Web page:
University of Virginia
University of Virginia



George Mason Alliance Combines

Existing Programs with Innovation

to Assist Students


George Mason University's (GMU's) Alliance staff continues to complement traditional program elements with innovation in order to provide strong support for its LSAMP scholars.  In addition to book stipends, peer tutoring and mentoring, a summer Bridge program, REUs, and distribution of information for summer scholarship opportunities, Mason has developed new strategies for asessing student development.

In particular, GMU created a survey instrument for measuring the summer Bridge program's value to its participants, and for soliciting information to be used in programmatic decisions. Examples include the idea of pairing and training student peer mentors and "knowledge experts" with study sessions.

Mason Alliance students also recruited and informed potential STEM majors about opportunities. They assisted other students with scholarship applications, represented the Alliance to prospective STEM majors at the Admissions Open House and in information sessions for potential engineering and computer students.

GMU Alliance students initiated their own student group on campus, joining Elizabeth City State University, whose group also started up in 2009. We look forward to hearing about group activities and ideas to share with other VA-NC Alliance partner schools!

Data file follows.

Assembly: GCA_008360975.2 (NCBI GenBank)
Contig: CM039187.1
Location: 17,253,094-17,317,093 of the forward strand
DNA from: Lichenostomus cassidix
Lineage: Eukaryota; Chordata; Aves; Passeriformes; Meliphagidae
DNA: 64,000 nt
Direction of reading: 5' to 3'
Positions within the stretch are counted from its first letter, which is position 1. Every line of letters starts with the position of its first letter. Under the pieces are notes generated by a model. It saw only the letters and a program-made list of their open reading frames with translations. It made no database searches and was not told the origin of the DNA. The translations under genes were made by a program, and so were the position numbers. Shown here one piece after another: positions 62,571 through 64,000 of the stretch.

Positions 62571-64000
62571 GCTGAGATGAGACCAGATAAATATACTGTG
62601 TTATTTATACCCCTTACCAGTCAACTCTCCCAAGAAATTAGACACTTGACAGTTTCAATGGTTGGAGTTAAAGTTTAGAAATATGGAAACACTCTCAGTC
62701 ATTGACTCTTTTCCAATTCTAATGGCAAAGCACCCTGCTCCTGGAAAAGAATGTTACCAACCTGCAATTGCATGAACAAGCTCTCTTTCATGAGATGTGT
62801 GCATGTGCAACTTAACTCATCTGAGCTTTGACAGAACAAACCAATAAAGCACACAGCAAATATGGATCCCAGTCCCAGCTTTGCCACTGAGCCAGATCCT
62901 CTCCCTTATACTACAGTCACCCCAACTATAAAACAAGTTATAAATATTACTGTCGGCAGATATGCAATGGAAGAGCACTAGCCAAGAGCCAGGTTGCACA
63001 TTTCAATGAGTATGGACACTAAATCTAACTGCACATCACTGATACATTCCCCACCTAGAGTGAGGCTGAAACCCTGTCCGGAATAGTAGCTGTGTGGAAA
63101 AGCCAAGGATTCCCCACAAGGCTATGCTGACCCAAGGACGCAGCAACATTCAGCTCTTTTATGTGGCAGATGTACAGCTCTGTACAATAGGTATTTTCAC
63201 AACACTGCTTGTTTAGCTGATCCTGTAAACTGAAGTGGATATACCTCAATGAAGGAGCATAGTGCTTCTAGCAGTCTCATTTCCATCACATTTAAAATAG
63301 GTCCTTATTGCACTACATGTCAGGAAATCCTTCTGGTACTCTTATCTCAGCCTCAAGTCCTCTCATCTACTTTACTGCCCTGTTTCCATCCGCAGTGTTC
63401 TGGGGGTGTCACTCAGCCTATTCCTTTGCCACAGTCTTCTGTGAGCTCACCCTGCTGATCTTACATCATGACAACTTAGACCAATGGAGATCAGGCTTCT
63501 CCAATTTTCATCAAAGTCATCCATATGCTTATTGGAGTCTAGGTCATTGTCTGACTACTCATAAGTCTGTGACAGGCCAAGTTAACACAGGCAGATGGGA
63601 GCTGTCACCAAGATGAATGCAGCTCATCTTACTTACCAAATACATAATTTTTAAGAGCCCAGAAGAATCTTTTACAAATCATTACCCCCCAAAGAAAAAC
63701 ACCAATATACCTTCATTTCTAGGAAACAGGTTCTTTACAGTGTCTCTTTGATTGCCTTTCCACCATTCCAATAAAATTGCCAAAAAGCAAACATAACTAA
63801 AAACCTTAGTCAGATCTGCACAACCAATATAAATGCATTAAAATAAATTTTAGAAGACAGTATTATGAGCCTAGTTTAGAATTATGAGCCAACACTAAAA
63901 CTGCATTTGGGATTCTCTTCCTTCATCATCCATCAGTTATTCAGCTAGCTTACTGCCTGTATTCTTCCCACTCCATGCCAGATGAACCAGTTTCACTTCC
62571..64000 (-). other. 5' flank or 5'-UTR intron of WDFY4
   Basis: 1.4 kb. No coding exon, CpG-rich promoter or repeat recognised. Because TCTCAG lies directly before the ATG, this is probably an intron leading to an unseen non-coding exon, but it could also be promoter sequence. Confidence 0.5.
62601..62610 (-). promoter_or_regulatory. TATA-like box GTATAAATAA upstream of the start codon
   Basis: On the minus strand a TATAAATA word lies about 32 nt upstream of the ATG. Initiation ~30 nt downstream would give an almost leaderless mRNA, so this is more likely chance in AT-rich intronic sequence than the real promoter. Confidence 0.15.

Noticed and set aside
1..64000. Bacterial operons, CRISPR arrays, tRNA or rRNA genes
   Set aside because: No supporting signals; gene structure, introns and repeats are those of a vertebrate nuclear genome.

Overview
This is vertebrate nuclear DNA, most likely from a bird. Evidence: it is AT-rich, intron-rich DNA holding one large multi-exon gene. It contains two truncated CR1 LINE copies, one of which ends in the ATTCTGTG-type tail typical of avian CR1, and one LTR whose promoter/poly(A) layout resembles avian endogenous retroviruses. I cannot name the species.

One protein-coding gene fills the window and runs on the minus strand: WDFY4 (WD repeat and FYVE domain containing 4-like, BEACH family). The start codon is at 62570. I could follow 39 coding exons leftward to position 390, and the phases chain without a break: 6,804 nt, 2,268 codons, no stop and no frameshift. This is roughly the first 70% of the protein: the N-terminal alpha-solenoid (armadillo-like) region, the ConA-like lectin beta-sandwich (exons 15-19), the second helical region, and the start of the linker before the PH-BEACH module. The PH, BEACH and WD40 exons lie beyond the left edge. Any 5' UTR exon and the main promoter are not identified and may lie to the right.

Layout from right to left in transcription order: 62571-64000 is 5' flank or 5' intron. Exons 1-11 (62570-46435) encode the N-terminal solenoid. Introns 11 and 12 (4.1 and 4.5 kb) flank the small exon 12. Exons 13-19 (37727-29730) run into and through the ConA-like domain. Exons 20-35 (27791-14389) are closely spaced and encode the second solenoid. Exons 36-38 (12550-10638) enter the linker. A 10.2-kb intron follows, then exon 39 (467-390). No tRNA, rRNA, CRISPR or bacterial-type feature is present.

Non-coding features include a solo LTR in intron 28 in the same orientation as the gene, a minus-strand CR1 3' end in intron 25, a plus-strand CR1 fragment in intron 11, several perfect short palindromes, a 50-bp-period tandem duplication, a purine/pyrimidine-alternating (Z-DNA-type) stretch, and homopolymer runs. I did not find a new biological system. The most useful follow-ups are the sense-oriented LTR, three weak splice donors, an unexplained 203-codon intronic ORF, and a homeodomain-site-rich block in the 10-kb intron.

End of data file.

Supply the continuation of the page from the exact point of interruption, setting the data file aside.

Student Participants at GMU Internalize LSAMP Program Goals

There were 67 Level One LSAMP Program student participants during the fall 2009 semester at George Mason University. Of these 67 students, 57% earned 3.0/4.0 GPAs or better and 23% earned 3.5/4.0 GPAs. Additionally, 58% of these students have cumulative GPAs greater than 3.0/ 4.0, and 51% of the non-freshman students had improved their cumulative GPAs from the spring to hte fall semesters of 2009. Notably, three Electrical/Computer Engineering majors who earned perfect 4.00/4.00 GPAs and two (2) Computer Science majors earned 4.00 and 3.92 GPAs respectively.

All of these top performing LSAMP Program student participants had fall 2009 semester course schedules that were loaded with extremely demanding courses in mathematics, physics, computing, engineering, and the sciences.

In spite of having to spend long hours studying and completing course projects, these students have accepted LSAMP Program goals to strive toward academic excellence as their own. They are forming study groups and encouraging each other as well as developing strong bonds through supportive organizations such as NSBE.

These student participants are far more likely to be found using one-to-one tutoring and engaging in various types of collaborative learning sessions. It is gratifying to observe these 67 students putting forth their best effort, using LSAMP Program academic support services, and attending workshops that will equip them with skills necessary to become more successful learners.

The end results will be a much larger percentage of underrepresented minority students graduating in STEM majors with better GPAs than can be found in the corresponding underrepresented minority student group of students who are not program participants.